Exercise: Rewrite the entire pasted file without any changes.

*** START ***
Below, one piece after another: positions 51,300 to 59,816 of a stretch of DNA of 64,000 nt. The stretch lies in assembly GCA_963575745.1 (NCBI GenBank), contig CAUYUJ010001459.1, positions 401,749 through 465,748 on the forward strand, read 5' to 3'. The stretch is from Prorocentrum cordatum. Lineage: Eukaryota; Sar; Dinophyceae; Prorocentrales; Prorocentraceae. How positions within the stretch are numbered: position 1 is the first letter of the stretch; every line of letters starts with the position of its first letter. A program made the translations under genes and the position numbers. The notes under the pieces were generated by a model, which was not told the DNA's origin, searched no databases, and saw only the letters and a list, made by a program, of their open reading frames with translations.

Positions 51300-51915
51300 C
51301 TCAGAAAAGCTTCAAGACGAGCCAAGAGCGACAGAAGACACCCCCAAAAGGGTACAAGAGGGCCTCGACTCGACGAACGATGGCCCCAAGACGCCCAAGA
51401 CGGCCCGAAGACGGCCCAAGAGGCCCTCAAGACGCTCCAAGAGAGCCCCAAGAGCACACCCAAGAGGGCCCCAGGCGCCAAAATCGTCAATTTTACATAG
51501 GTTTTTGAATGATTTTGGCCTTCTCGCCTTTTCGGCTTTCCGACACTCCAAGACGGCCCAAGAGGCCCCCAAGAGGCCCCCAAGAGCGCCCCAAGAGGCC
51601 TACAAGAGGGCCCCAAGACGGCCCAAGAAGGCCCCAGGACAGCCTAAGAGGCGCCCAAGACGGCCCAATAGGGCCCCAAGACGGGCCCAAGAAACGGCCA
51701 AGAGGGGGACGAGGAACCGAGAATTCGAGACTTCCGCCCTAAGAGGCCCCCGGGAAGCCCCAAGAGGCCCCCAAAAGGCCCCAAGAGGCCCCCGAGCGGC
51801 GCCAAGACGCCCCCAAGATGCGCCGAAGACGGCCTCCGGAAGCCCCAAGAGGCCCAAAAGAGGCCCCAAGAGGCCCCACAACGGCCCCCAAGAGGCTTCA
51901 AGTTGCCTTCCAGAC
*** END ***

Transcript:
Below, one piece after another: positions 51,300 to 59,816 of a stretch of DNA of 64,000 nt. The stretch lies in assembly GCA_963575745.1 (NCBI GenBank), contig CAUYUJ010001459.1, positions 401,749 through 465,748 on the forward strand, read 5' to 3'. The stretch is from Prorocentrum cordatum. Lineage: Eukaryota; Sar; Dinophyceae; Prorocentrales; Prorocentraceae. How positions within the stretch are numbered: position 1 is the first letter of the stretch; every line of letters starts with the position of its first letter. A program made the translations under genes and the position numbers. The notes under the pieces were generated by a model, which was not told the DNA's origin, searched no databases, and saw only the letters and a list, made by a program, of their open reading frames with translations.

Positions 51300-51915
51300 C
51301 TCAGAAAAGCTTCAAGACGAGCCAAGAGCGACAGAAGACACCCCCAAAAGGGTACAAGAGGGCCTCGACTCGACGAACGATGGCCCCAAGACGCCCAAGA
51401 CGGCCCGAAGACGGCCCAAGAGGCCCTCAAGACGCTCCAAGAGAGCCCCAAGAGCACACCCAAGAGGGCCCCAGGCGCCAAAATCGTCAATTTTACATAG
51501 GTTTTTGAATGATTTTGGCCTTCTCGCCTTTTCGGCTTTCCGACACTCCAAGACGGCCCAAGAGGCCCCCAAGAGGCCCCCAAGAGCGCCCCAAGAGGCC
51601 TACAAGAGGGCCCCAAGACGGCCCAAGAAGGCCCCAGGACAGCCTAAGAGGCGCCCAAGACGGCCCAATAGGGCCCCAAGACGGGCCCAAGAAACGGCCA
51701 AGAGGGGGACGAGGAACCGAGAATTCGAGACTTCCGCCCTAAGAGGCCCCCGGGAAGCCCCAAGAGGCCCCCAAAAGGCCCCAAGAGGCCCCCGAGCGGC
51801 GCCAAGACGCCCCCAAGATGCGCCGAAGACGGCCTCCGGAAGCCCCAAGAGGCCCAAAAGAGGCCCCAAGAGGCCCCACAACGGCCCCCAAGAGGCTTCA
51901 AGTTGCCTTCCAGAC